Sparks: Forecast will guide decisions during session

Associated Press and Austin Daily Herald

ST. PAUL — State budget officials gave lawmakers unwelcome news Friday: Minnesota’s projected budget surplus has dropped from $1.2 billion to roughly $900 million, putting a squeeze on long legislative wish lists for tax cuts, transportation funding and other spending proposals.

District 27 Sen. Dan Sparks, DFL-Austin, said the forecast is a sign that Minnesota’s economy remains strong, adding that it shows the state should remain focused on passing responsible and balanced budgets to remain on a consistent path of financial stability.

Dan Sparks

Dan Sparks

“This forecast will inform our decisions as we now look to getting much-needed work done in 2016,” Sparks wrote in a statement Friday. “Together with my colleagues, I will be working to help pass a comprehensive transportation bill, a tax bill that supports hardworking Minnesotans, and a bonding bill that invests in critical public infrastructure.”

Gov. Mark Dayton and legislators took the news in stride, noting that the state is still sitting on a sizable surplus. But with no shortage of proposals for how to spend it and fears of a souring economy, having a smaller sum will complicate the Legislature’s task when it returns March 8.

“We’re still healthy, but in my view, we don’t have a surplus to throw around,” Dayton said.

The latest estimate comes after the state finalized a $42 billion budget last spring for the next two years. But the state constantly monitors how its income tracks with projections and whether spending initiatives cost less or more than the Legislature anticipated.

Despite several months of tax collections coming in over budget, the state is preparing for revenues to take a slide, with Minnesota Management and Budget Commissioner Myron Frans faulting a slowing U.S. economy for dampening sales tax collections. He said income and corporate tax revenues also are expected to see a smaller drop.

Frans said Minnesota is primed to weather a global slowdown, and the budget is on track to build back up to a $1.2 billion surplus over the next three years. Savings from changes to how the state covers low-income residents on public health care programs like MinnesotaCare and Medical Assistance, the state’s name for Medicaid, helped offset a bigger drop this year.

But Frans cautioned against major spending initiatives and new programs that could burden the state with ongoing payments down the line, mentioning that the Legislature could opt to squirrel away more money into a rainy-day reserve that currently sits at $1.6 billion.

“Today, my theme is: Stay the course,” he said.

That decision is up to legislators.

Democrats took the dwindling surplus as a sign to scale back big-ticket proposals on Friday. Senate Majority Leader Tom Bakk downgraded the chances of funding a new statewide preschool program that Dayton has pitched, as well as one of his own top priorities: boosting state support to local governments.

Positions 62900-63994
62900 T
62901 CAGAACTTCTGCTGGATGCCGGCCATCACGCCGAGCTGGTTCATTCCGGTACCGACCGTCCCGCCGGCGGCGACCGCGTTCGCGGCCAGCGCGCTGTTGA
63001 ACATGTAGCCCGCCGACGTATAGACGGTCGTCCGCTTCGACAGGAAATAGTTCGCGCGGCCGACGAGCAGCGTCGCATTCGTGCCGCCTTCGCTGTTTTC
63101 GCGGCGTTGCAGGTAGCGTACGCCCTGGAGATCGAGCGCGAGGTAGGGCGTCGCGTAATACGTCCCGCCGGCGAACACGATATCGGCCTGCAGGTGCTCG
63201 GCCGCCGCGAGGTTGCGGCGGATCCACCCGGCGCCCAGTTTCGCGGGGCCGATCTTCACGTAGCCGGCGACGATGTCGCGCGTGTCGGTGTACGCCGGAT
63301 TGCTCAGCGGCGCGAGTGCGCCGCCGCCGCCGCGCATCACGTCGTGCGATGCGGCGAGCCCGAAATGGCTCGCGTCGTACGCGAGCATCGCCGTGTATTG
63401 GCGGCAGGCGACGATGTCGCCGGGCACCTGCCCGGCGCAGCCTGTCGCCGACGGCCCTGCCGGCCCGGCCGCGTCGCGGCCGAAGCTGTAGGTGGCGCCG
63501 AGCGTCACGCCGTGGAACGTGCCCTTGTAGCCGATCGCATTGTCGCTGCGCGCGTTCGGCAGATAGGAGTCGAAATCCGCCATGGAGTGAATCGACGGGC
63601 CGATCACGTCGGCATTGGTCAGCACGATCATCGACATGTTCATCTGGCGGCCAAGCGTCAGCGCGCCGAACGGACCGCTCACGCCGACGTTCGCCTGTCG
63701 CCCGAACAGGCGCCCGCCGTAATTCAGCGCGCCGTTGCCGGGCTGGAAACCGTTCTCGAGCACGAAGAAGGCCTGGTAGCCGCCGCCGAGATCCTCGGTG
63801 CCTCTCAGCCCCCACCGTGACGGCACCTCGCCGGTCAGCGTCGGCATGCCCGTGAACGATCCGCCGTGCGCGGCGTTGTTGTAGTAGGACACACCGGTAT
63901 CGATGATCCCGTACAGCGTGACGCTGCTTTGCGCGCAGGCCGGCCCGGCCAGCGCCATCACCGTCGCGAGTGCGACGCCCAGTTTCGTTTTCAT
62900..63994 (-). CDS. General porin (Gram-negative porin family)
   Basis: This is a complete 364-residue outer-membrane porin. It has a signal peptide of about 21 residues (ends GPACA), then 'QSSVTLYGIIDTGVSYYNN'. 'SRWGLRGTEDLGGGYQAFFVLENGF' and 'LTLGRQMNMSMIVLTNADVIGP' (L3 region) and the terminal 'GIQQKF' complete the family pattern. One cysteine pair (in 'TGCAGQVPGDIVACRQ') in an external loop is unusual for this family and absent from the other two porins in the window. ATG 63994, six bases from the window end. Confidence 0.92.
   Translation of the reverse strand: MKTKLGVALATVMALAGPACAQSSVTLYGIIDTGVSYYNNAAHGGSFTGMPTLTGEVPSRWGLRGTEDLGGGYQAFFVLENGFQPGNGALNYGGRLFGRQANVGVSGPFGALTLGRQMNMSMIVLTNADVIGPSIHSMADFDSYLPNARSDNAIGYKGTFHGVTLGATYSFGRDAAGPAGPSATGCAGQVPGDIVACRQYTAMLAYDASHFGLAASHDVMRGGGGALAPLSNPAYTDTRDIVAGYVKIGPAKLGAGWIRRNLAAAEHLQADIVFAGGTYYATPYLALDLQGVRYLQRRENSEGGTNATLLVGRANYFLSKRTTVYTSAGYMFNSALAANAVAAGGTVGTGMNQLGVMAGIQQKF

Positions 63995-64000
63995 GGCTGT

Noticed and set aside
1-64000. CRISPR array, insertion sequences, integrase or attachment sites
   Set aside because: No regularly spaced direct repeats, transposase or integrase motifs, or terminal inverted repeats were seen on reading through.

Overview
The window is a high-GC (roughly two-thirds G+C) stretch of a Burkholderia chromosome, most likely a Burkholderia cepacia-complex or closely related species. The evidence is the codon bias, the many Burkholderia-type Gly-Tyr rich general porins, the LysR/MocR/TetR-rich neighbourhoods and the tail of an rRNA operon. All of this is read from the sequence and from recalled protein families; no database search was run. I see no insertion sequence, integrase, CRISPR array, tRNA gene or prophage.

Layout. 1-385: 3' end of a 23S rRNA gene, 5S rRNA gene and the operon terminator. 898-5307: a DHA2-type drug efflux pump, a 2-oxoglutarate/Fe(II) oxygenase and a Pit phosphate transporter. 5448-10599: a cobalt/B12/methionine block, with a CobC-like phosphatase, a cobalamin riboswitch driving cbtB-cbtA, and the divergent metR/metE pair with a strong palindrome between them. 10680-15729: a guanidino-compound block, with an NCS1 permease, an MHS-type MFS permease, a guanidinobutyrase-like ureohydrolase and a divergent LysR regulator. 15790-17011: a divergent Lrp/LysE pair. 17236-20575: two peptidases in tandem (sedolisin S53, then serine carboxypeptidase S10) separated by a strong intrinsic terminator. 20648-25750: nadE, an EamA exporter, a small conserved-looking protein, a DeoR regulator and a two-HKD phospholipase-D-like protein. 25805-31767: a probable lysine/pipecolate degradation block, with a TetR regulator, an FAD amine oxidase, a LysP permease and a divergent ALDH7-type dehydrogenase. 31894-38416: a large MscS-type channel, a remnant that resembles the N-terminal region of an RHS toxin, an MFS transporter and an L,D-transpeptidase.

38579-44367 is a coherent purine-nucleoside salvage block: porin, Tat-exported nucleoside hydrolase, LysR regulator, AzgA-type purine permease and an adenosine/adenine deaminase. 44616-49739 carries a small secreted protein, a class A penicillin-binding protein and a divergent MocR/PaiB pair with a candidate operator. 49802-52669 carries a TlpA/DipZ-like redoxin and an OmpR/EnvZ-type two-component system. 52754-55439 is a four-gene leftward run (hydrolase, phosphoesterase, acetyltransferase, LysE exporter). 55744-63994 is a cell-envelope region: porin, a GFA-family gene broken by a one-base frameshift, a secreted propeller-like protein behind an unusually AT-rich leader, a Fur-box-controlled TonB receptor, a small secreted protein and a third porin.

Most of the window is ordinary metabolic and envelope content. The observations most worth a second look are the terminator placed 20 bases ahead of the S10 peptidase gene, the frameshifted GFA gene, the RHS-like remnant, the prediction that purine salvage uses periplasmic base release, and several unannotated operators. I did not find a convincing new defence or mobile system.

“It urges caution that we don’t overcommit,” Bakk, a Cook Democrat, said of the smaller figure.

Dayton conceded the latest number makes for a tougher path to funding his prized preschool initiative. The Democratic governor plans to release a concrete budget proposal in mid-March.

But Republicans held on to their aim of passing tax relief they hope would stimulate the economy. Republican House Speaker Kurt Daudt said a proposal to cut taxes on Social Security income, estimated to remove about $500 million a year from the state’s coffers, should still be on the table.

“No. 1 issue: Let’s figure out how we can return the surplus that we have to the economy of the people of Minnesota,” Republican Senate Minority Leader David Hann said.

Much of the existing surplus comes from money the two parties agreed to leave unspent last year in hopes of piecing together tax relief and transportation packages. Friday’s news makes both efforts more difficult.

Dayton said the prospect of a slowing economy casts doubt on a critical piece of the House GOP’s transportation plan, which would shift hundreds of millions of dollars in tax collections from car part sales and vehicle leases into a dedicated fund. Dayton said he’d resist that effort, saying it “would put us in a very precarious position if there is a downturn.”

And Bakk said the hefty tax cuts GOP lawmakers have in mind are a non-starter in the Senate, recalling major tax cuts passed in the 1990s that preceded years of multibillion-dollar budget shortfalls.

“We’re not going to repeat the same mistake and plunge ourselves into deficits for the next decade moving forward by some phony idea that somehow, if we cut taxes, the economy is going to grow,” he said.

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